Anyone reading the news in late 2017 and early 2018 knows about the bitcoin roller-coaster. One day, it seemed, half the population was jumping into bitcoin investments; the next, people were losing money on it.
Bitcoin is one of an array of virtual value exchanges known as “cryptocurrency.” Blockchain is the platform on which cryptocurrency operates. While blockchain was created with value transactions in mind, the technology could prove useful for commercial real estate, because it is secure, accurate and transparent.
Removing the Middleman
Before linking blockchain and real estate, it’s a good idea to examine the technology itself. PwC called the blockchain “a decentralized ledger of all transactions across a peer-to-peer network.” Meanwhile, Deloitte’s report: “Blockchain in Commercial Real Estate,” defined the concept as a “digitized, distributed ledger that immutably records and shares information . . .”
In plain English, the blockchain allows a direct transfer of value (such as cryptocurrency) between two entities, without need for a centralized system. Each transaction is recorded on a virtual ledger, creating a transparent, tamper-proof “block.” The chart below provides more detail on the differencess between traditional credit and cryptocurrency transactions using blockchain.
|Traditional Credit Card Transaction||Cryptocurrency Transaction|
|“Pull” transaction. Payment is “pulled” from a buyer’s account, passing through several intermediaries.||“Push” transaction. Payment is “pushed” directly from one buyer to seller.
|Buyer uses credit card to pay $20||Buyer uses virtual currency to pay $20|
|Transaction travels to bank that issued the credit card||Transaction travels through peer-to-peer networks|
|Transaction travels to the card company (i.e., Visa, Mastercard)||Transaction data recorded in a virtual ledger (blockchain)|
|The card company pays the seller’s bank||Seller receives the money in account in two hours or less, less processing fee|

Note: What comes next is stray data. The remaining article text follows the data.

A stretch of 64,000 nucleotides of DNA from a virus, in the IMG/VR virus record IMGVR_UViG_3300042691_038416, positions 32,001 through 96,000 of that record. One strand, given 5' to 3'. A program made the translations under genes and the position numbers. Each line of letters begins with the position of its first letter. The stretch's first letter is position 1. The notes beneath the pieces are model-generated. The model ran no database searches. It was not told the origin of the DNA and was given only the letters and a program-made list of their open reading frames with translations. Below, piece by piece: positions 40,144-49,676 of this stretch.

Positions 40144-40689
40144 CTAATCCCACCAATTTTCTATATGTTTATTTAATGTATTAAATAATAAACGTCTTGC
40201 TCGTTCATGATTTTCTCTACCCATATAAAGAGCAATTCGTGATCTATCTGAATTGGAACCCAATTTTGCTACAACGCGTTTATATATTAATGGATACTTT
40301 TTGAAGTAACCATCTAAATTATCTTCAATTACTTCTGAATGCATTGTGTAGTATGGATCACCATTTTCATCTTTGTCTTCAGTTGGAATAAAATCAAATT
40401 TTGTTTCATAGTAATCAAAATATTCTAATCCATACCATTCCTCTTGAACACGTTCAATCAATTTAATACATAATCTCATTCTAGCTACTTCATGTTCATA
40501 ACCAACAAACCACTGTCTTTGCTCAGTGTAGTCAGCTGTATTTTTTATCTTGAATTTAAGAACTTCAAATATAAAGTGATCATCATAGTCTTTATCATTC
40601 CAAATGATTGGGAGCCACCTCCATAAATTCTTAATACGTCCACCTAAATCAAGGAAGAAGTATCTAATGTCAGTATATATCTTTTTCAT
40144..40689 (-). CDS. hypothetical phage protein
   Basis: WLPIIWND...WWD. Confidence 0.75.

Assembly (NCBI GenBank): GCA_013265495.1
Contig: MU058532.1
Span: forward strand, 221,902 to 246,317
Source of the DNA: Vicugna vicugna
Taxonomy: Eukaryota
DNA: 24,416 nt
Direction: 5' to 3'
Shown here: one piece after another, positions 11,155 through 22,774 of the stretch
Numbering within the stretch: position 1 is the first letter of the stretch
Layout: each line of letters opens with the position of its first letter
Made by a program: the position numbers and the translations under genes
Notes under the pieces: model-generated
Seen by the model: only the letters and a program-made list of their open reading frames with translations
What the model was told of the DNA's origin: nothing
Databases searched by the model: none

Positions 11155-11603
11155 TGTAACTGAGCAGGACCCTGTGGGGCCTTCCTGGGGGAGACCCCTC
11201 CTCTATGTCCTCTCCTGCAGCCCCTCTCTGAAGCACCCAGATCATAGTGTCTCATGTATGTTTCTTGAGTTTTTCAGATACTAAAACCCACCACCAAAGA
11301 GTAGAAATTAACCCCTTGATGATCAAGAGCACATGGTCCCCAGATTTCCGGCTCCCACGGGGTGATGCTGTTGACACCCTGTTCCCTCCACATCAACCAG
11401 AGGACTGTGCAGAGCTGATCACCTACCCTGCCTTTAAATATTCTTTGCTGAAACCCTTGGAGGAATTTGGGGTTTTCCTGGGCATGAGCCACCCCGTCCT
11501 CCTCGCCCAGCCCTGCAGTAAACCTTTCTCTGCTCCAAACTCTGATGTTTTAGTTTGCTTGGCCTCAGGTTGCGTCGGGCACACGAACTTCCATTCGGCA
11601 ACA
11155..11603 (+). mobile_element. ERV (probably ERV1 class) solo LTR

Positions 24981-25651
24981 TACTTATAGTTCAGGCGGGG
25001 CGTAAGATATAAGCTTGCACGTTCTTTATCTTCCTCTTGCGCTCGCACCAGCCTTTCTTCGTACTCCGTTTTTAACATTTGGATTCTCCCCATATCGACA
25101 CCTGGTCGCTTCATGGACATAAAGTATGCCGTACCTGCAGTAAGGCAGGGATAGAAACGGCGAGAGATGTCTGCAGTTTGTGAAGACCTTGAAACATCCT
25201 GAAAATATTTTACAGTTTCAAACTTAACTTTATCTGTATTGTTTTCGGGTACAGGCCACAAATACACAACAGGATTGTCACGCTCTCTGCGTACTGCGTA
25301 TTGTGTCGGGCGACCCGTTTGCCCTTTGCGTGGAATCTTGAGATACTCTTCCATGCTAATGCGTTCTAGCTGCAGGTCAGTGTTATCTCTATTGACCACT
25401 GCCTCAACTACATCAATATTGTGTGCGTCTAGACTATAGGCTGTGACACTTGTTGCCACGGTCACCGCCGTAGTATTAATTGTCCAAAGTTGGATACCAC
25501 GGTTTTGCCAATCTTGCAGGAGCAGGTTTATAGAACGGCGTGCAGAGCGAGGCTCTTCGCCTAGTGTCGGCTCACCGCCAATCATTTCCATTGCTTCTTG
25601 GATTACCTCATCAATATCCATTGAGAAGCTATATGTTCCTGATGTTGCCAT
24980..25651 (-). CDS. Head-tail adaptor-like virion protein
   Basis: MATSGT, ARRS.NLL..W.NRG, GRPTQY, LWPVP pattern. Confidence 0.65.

|Seller gets money in account within 3-7 days, less the processing fee|
Blockchain for CRE
Avi Spielman is founder of Joon Properties, a boutique real estate development company. Spielman is also author of the 2016 award-winning thesis, “Blockchain: Digitally Rebuilding the Real Estate Industry,” which focuses on blockchain technology and property titles.
Title transfers and searches can be costly, paperwork-intense and sometimes inaccurate. Adding to the problem is real estate’s decentralization; professionals must enter information multiple times in multiple places. This both increases the chances for mistakes, as well as the possibility of database alteration. Spielman said blockchain technology could help reduce redundancies by providing universal access to information. The fewer times a professional enters information, the fewer the chances of mistakes or data alteration.
The Deloitte paper, in turn, focused on potential blockchain uses for commercial real estate activities, such as the lease transaction steps below.
1) Property search through a blockchain-enabled MLS
2) In-person property visit, negotiation and LOI signing
3) Pre-lease due diligence, through blockchain-formatted smart identities
4) Heads of agreement preparation
5) Virtual lease agreement and payments/cash flow management through an automated agreement known as a smart contract
Blockchain technology could also be useful for property sales; it could assist with property searches, underwriting, due diligence through blockchain-based title registries and final review/signature of a smart contract. Furthermore, as pointed out above, blockchain could be ideal for direct, secure payments.
Not There Just Yet
Though the blockchain could have a positive, albeit disruptive, impact on the commercial real estate industry, proponents note that, right now, the concept is more theory than reality.
Spielman’s essay bluntly noted that current blockchain technology benefits don’t outweigh the costs or “challenges associated with implementing a prototype blockchain title registry system . . .” Meanwhile, the Deloitte report pointed out that the technology, at this time, likely offers a better value proposition for properties with “shorter-duration leases and a higher number of tenants,” due to multiple contracts, documentation and transaction costs.
In short, the technology is still in its early stages, meaning that “there is no need to jump from the current state of excited speculation about blockchain to the urgent need to overhaul complete systems immediately,” Spielman wrote.
But CRE shouldn’t turn a blind eye to it, either. The industry needs to prepare for blockchain, or something like it, with the Deloitte report suggesting that companies considering an upgrade or overhaul of current technology systems should “have blockchain on their radar.”